The blurb for Tin Man by Sarah Winman speaks for itself, so I’m just going to leave it right here: It begins with a painting won in a raffle - fifteen sunflowers, hung on the wall by a woman who believes that men and boys are capable of beautiful things. And then there are two boys, Ellis and Michael, who are inseparable. And the boys become men, and then Annie walks into their lives, and it changes nothing and everything.
Jessica Knoll writes the kind of book whose TV equivalent is probably Gossip Girl (which I am unhealthily obsessed with). So sure, they aren’t a challenging read, but they fucking get into your bones. The Favourite Sister is a thriller starring competitive sisters whose dark secrets and lies end in murder when they sign onto a reality TV show. Judge me all you want, but I am reading this bad boy and will thoroughly enjoy it.
After escaping from a private sanitarium, Adelaide Blake arrives in Burning Cove, California, desperate to start over. In Burning Cove, no one is who they seem. The Other Woman Vanishes by Amanda Quick takes readers back to 1930s California where psychic to the stars Madame Zolanda becomes a victim to her own dire prediction and is killed. Where does Adelaide fit in with all of this?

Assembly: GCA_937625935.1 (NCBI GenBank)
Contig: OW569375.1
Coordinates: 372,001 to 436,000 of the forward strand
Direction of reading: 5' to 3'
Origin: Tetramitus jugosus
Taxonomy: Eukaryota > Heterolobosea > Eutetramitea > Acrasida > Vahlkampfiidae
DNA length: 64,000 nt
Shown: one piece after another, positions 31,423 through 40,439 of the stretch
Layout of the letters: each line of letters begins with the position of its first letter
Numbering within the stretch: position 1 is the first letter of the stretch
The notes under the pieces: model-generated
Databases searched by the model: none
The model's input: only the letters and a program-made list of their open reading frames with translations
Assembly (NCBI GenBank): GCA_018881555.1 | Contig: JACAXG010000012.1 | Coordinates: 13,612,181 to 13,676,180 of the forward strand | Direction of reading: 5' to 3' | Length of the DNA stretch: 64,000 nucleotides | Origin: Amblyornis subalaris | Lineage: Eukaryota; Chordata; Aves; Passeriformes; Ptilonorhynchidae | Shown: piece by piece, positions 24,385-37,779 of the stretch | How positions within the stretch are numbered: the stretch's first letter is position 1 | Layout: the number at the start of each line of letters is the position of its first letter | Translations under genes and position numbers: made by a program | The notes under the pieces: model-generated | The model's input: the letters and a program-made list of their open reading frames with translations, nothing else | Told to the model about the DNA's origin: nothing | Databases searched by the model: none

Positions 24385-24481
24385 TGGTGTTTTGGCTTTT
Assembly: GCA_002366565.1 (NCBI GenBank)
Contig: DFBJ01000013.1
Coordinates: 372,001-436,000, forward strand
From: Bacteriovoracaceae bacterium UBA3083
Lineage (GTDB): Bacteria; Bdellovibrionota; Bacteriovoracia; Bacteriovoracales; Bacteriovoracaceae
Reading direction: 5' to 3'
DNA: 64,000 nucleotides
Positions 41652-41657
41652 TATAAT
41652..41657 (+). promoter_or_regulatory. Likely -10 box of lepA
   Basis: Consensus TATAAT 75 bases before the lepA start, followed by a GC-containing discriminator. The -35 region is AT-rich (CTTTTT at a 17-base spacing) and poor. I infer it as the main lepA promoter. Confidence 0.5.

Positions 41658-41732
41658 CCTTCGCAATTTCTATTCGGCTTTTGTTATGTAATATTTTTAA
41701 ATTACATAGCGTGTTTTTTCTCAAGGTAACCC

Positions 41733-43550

Another magical/mystical/mythical title that I wasn’t expecting to add to my TBR list, What Should Be Wild by Julia Fine follows a highly unusual young woman who ventures into the woods at the edge of her home to remove a curse that has plagued the women in her family for millennia. The women are born with the power to kill or resurrect at even the slightest touch.
I was browsing GoodReads earlier and saw that this title that I had never heard of, is being made into a movie starring Rachel McAdams. So obviously, I investigated. Disobedience by Naomi Alderman stars Ronit – an ex-Londoner who has become a cigarette-smoking, wise-cracking, New York career woman, who is in love with a married man. When her father dies and she returns to her childhood city she is forced to face everything she left behind, including her childhood friend Esti…
So there you have it my little bookworms – a nice, long, detailed list of all the books that I cannot afford. And seriously, has there been a BETTER month for New Releases? Seriously. Of all the fucking times in my life, NOW all the authors are like let’s all release GREAT books at the same time.
Again, please send money.